The local media reported on Friday that some 300 sexual assault evidence collection kits were delivered to the Health Ministry and the Guyana Police Force (GPF) to help women in remote hinterland communities who are victims of sexual and gender-based violence.
It is important in every society that there is unhindered access to justice for all, but, most importantly, for women who live in far-flown communities where resources are limited.
This is a critical pathway to the achievement of equality.
At the donation, which is part of the Justice Education Society (JES) project funded by Global Affairs Canada, “Strengthening Justice for Women, Girls and Indigenous People”, Guyana’s Health Minister, Dr Frank Anthony said: “We certainly would work with our professionals to make sure that they’re properly trained, especially at our emergency rooms…We would also use the opportunity to train our healthcare staff in all our emergency rooms across the country.”
It is imperative that such a commitment is kept so that women and girls living and working in far-flown villages experience and receive the same level of access to justice as those who live in urban areas.
In previous editorials, this newspaper has said that sexual violence against children and woman is considered to be a gross violation of rights.
According to UNICEF, sexual violence can take the form of sexual abuse, harassment, rape or sexual exploitation in prostitution or pornography. It can happen in homes, institutions, schools, workplaces, in travel and tourism facilities, and within communities. Increasingly, the Internet and mobile phones also put children at risk of sexual violence as some adults look to the Internet to pursue sexual relationships with children. There is also an increase in the number and circulation of images of child abuse.
A UNICEF study, “Hidden in Plain Sight”, estimates that worldwide, around 120 million girls under the age of 20 (about 1 in 10) have been subjected to forced sexual intercourse or other forced sexual acts at some point of their lives. Boys also report experiences of sexual violence, but they do so to a lesser extent than girls.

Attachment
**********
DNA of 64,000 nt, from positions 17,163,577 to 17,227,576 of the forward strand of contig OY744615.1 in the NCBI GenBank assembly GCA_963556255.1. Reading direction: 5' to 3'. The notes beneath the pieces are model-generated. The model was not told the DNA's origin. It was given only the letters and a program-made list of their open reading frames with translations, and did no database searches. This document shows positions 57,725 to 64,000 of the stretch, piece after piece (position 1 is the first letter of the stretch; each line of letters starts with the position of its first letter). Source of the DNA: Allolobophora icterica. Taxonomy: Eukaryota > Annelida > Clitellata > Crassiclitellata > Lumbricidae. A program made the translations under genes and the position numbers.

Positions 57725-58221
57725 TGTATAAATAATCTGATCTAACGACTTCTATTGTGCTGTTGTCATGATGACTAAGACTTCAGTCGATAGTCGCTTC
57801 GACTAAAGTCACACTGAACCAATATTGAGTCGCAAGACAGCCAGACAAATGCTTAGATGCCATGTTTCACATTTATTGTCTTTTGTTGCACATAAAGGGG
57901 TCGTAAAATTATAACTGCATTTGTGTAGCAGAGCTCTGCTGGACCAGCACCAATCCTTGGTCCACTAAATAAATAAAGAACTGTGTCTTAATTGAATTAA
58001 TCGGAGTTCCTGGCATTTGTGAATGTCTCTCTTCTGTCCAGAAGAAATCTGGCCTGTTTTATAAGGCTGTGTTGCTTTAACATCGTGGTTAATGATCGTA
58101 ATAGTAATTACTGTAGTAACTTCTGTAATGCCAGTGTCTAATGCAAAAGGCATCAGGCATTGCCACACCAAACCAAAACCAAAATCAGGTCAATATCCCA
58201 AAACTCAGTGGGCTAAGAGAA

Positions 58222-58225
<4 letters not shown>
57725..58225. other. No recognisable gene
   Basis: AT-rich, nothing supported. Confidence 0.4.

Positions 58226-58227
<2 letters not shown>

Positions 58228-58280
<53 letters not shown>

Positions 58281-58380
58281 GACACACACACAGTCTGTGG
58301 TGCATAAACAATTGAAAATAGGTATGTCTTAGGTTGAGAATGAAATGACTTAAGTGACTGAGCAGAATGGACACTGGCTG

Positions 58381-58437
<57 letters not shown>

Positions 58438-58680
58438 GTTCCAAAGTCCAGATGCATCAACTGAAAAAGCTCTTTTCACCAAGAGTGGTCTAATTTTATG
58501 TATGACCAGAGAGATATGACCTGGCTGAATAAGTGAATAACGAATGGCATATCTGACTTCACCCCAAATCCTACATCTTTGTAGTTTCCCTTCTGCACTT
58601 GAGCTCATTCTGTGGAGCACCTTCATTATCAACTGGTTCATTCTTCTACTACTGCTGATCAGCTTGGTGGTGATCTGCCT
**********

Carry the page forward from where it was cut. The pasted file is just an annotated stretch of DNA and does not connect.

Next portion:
Evidence shows that sexual violence can have serious short- and long-term physical, psychological, and social consequences not only for women, but also for their families and communities. These include increased risks for illness, unwanted pregnancy, psychological distress, stigma, discrimination and difficulties at school.
In Guyana, the Police Force and hospital staff are key partners in the fight against sexual violence against women and girls. The Force must continue to provide the necessary training to its officers to properly investigate sexual crimes against children. Our women and girls need to be assured that when violence against them is reported, the law will act quickly to persecute the perpetrators and that our judicial system will function efficiently and equitably to bring such criminals to justice.
Importantly, too, is that all the necessary support systems must be put in place to ensure victims and their families are provided with counselling, etc, to overcome the trauma of sexual violence.
Women and girls, irrespective of religious, cultural or social backgrounds, deserve to live in an environment where they feel safe and are part of loving and nurturing families.
Many incidents of rape sometimes are not ever reported because of lack of confidence in the system to get justice.
Everyone involved in investigating sexual violence must take its mandate seriously and must not appear to be complicit in such occurrences. The public must have enough confidence in the authorities involved to report more instances of rape.
All women and girls, irrespective of where they live in Guyana, should have access to fair and effective mechanisms for the protection of their rights and be able to obtain a fair and just remedy in the justice system.